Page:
The most promising electrochemical energy storage technology on offer today are the redox fuel cell based stations currently being built on a small scale by way of proof of concept. Whilst it's possible to exapnd the storage capacity in terms of run time by simply adding more fuel tanks, the problem is the limited maximum energy delivery rates of the fuel cells themselves.
I can't recall actual cost figures but my impression is that co-siting such redox battery based storage at each windfarm would double or triple the capital investment over and above that for the wind turbines alone.
ICBA to research the actual figures so I'll leave that for others to discuss the pros and cons of a more viable renewable energy system that could be engendered by such novel energy storage techniques.
My own view on this "Renewable Energy" strategy is that it's simply going to be our downfall since it's diverting resources away from the one and only eco friendly energy solution we have, Nuclear Energy, the dangers of which have been well and truly overhyped.
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J B Good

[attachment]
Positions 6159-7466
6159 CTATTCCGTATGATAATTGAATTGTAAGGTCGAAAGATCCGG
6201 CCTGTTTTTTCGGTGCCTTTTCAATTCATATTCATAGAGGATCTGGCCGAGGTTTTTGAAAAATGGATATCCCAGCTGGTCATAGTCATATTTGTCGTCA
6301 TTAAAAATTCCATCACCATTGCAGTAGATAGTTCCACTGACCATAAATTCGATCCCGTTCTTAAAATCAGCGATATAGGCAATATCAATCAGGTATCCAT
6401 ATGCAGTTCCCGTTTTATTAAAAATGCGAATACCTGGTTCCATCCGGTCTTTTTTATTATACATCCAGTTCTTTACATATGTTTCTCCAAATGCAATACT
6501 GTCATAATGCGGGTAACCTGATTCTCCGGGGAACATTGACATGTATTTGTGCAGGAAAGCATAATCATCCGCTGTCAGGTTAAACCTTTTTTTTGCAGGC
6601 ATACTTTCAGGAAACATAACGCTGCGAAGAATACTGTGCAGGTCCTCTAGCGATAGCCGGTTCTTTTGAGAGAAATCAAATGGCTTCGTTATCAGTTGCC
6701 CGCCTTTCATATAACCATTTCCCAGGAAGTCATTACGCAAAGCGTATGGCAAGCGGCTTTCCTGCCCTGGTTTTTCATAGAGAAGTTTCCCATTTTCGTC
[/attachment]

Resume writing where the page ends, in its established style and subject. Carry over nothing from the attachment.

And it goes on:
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On Tuesday, November 25, 2014 2:20:00 PM UTC, Johny B Good wrote:

hence your optimism. TNP has.
NT
so I'll leave that for others to

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On Tue, 25 Nov 2014 14:19:57 +0000, Johny B Good

+1
Why spend time and money of renewables, when there's already a perfectly viable solution to replacing fossil fuels. The likes of Harry keep banging on about the cost of nuclear being unquantifiable and that the long-term storage of waste hasn't been solved, when actually in the grand scheme of things these are not really problems at all. They exist only in the minds of people like Harry. Solutions exist, and in many places are being implemented. As soon as the general public come to realise that renewables aren't going to keep the lights on or the wheels of industry turning, irrespective of how much is spent on them, the imaginary problems of nuclear will disappear like snow in summer.
--

Chris